$100 polymer note

Canadian doctors and scientists have long been at the frontiers of medical research and as a result have helped to save millions of lives worldwide. Notable Canadian contributions include pioneering the use of insulin to treat diabetes, DNA and genetic research, the invention of the pacemaker, and the first hospital-to-hospital robot-assisted surgery.

The portrait

Feel the raised ink

Sir Robert Borden, Canada’s eighth Prime Minister, led the country through a very difficult period–the First World War. Borden helped galvanize the country through a conflict the likes of which had never been experienced worldwide. For a country with a population of only eight million, Canada’s contribution was remarkable. By the time the fighting stopped on 11 November 1918, over 650,000 men and women from Canada and Newfoundland had served, more than 66,000 had given their lives, and some 172,000 had been wounded. Canada’s immense contribution to the war effort led to independent representation at the 1919 Paris Peace Conference and in the League of Nations.

The smaller metallic portrait of Borden in the large window of the $100 note was colourized for adaptation as a holographic feature.

The building

Look at the metallic building. Tilt to see it change colour. Flip to see it on the other side

East and West Block architects, Thomas Stent and Augustus Laver, produced the ornate and elegant edifices hailed as shining examples of the Gothic Revival style. Construction was completed in the mid-1860s and the East Block tower is featured on the $100 note.

The East Block was the nerve centre of Canada’s government during its first hundred years. Distinguished Canadians who had offices in this block include Canada’s first Prime Minister, Sir John A. Macdonald, and his fellow Father of Confederation and colleague Sir George-Étienne Cartier.

A wing was added to the rear of East Block in 1910. This wing had six large vaults that stored the country’s financial holdings. This custodian role was transferred once the Bank of Canada’s own building was completed in the 1930s. The East Block vaults have since been converted into office space, but the original doors have been preserved.

Researcher at a microscope

A lab-coated researcher at a microscope depicts Canada’s long-standing commitment to medical research and innovation. The image of the microscope is based on a Carl Zeiss Axioplan 2 imaging microscope used for cutting-edge health research worldwide. Zeiss has been manufacturing precision mechanics and optics since 1846.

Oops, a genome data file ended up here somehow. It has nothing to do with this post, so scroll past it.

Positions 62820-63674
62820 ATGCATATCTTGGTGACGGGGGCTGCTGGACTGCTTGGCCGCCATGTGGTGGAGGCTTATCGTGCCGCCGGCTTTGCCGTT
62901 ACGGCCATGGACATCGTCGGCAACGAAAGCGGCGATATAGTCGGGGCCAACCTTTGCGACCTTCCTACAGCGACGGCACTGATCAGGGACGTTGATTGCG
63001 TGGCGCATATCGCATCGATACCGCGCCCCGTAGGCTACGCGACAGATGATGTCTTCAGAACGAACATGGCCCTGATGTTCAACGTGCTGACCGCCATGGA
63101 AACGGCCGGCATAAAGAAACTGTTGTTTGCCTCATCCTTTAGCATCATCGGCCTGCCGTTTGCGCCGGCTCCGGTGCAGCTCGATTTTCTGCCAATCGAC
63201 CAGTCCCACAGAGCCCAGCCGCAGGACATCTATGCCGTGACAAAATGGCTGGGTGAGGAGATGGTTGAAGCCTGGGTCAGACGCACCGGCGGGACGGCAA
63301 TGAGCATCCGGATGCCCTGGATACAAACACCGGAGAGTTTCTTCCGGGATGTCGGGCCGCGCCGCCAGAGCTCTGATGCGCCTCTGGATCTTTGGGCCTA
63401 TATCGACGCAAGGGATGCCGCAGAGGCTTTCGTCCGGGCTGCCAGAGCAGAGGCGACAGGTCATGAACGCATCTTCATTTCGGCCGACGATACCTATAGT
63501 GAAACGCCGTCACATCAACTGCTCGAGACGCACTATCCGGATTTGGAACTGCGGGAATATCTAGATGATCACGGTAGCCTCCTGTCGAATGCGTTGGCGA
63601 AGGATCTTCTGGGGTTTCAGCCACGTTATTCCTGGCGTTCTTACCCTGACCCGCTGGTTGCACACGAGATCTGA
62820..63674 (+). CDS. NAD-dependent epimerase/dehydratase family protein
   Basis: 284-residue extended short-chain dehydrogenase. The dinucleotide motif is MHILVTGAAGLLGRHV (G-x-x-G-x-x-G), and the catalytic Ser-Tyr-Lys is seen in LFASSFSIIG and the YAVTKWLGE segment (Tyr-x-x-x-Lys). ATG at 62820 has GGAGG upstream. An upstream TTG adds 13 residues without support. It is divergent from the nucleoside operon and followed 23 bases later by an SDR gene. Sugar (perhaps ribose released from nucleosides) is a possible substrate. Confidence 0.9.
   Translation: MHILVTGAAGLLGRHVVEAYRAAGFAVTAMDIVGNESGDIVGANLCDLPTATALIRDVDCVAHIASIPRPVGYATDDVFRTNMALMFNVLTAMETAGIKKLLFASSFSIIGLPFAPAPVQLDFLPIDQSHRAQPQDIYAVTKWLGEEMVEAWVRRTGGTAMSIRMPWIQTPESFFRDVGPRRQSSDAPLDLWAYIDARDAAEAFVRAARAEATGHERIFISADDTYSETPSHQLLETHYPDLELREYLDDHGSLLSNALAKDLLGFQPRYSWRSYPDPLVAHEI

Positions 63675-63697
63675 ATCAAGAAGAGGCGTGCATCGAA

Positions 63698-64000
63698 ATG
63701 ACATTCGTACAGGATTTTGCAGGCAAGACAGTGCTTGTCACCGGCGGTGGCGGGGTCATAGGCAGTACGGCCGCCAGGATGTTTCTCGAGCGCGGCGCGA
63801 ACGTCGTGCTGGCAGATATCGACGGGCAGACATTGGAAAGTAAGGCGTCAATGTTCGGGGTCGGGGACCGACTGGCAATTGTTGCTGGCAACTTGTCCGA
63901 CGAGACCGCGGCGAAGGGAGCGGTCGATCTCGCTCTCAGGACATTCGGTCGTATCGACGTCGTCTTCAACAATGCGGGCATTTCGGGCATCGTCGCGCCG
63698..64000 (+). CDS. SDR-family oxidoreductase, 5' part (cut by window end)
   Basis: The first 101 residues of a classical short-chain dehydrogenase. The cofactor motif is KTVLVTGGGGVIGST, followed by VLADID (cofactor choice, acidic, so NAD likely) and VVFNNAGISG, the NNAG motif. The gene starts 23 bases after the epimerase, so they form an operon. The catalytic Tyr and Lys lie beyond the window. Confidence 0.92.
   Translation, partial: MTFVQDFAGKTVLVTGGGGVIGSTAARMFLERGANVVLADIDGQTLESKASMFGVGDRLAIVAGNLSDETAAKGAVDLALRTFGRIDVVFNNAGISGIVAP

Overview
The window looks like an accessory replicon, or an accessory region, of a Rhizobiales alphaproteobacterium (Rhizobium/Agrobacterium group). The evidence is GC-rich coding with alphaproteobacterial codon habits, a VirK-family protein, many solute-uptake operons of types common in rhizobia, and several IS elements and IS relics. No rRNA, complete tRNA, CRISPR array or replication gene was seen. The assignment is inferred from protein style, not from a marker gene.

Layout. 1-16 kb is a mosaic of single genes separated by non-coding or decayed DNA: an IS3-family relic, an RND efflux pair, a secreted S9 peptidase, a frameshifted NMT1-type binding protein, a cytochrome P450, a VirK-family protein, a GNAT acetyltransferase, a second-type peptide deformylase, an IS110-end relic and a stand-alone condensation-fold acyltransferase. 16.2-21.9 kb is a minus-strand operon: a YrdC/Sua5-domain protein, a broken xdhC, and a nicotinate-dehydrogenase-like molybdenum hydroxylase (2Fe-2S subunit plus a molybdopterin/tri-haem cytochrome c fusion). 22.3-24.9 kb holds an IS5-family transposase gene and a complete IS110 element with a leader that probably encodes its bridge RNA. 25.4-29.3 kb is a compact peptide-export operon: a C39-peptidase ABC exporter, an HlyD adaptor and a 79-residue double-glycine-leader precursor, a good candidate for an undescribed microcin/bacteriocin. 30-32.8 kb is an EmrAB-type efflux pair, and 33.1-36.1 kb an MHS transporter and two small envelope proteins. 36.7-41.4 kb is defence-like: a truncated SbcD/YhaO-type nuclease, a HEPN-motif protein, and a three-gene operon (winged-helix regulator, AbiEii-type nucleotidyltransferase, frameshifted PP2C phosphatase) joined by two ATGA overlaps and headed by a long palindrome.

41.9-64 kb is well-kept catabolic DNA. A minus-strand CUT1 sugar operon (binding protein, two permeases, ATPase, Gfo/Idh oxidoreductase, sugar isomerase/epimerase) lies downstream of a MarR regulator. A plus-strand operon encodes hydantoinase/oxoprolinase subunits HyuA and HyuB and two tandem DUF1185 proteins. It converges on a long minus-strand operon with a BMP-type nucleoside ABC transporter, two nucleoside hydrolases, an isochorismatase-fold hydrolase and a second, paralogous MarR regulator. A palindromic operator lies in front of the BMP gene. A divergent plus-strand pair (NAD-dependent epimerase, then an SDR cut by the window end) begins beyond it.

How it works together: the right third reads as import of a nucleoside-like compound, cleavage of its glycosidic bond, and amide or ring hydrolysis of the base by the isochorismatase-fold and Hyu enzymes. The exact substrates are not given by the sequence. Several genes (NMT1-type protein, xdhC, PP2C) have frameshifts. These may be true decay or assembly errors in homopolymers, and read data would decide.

Insulin is one of the best known Canadian medical innovations. This image is of a very early insulin bottle, dating back to 1923. Frederick Banting and Charles Best were two Canadian medical researchers who discovered in 1921 that insulin could be used to treat diabetes. Many forget that diabetes was once a death sentence, but the discovery of insulin changed that. It was ground-breaking in its time and insulin continues to save millions of lives today.

DNA strand

Deoxyribonucleic acid (DNA) is the genetic blueprint of life. The DNA strand on the $100 note honours the researchers that have led the way in mapping our human genetic makeup in this field of medical science. This illustration was created for the Bank by a team of scientists and adapted for the design. It is not meant to demonstrate any particular element of a DNA structure. Where some of the $100 note’s design elements represent the history of medical research in Canada, the stylized DNA strand speaks to the future of medical innovation.


This image of an electrocardiogram symbolizes Canada’s contributions to heart health, including the invention of the pacemaker by John Hopps in 1950. The ECG track illustrated here shows the type of pattern consistent with a healthy human heart.

In the 1940s, Dr. Wilfred G. Bigelow and Dr. John C. Callaghan were Canadian heart surgeons working on cold heart surgery techniques. While experimenting, they discovered that applying a small electrical charge to the heart would stimulate it to beat, and when done regularly, could keep it beating at the correct rate. Bigelow and Callaghan then recruited electrical engineer John Hopps to build a device—the world’s first pacemaker.

Additional security features

Feel the raised ink on the large number.

Look at the frosted maple leaf window to see its transparent outline.

Feel the raised ink on the words "Banque du Canada" and "Bank of Canada."

Look at the numbers that match the note’s value and at the word "Canada" that feels slightly raised.

Look at the metallic portrait, it matches the large portrait. Tilt to see it change colour. Flip to see it on the other side.

Look for maple leaves that border and cross into the large window.

Bank note specifics

  • Portrait: Sir Robert L. Borden, Prime Minister, 1911–20
  • Building: The East Block of Parliament
  • Signatures: Left - T. Macklem, Right - M.J. Carney / Left - T. Macklem, Right - Stephen S. Poloz / Left - Carolyn A. Wilkins, Right - Stephen S. Poloz / Left – T.D. Lane, Right - T. Macklem / Left – Carolyn Rogers, Right – T. Macklem
  • Size: 152.4 x 69.85 mm (6.0 x 2.75 inches)
  • Issue date: 14 November 2011
  • Theme: Medical Innovation

For more information, visit: www.zeiss.ca, www.uottawa.ca, www.ottawaheart.ca, www.ohri.ca, www.innovation.ca, www.sanofipasteur.ca, www.utoronto.ca, medicine.utoronto.ca, and www.bbdc.org.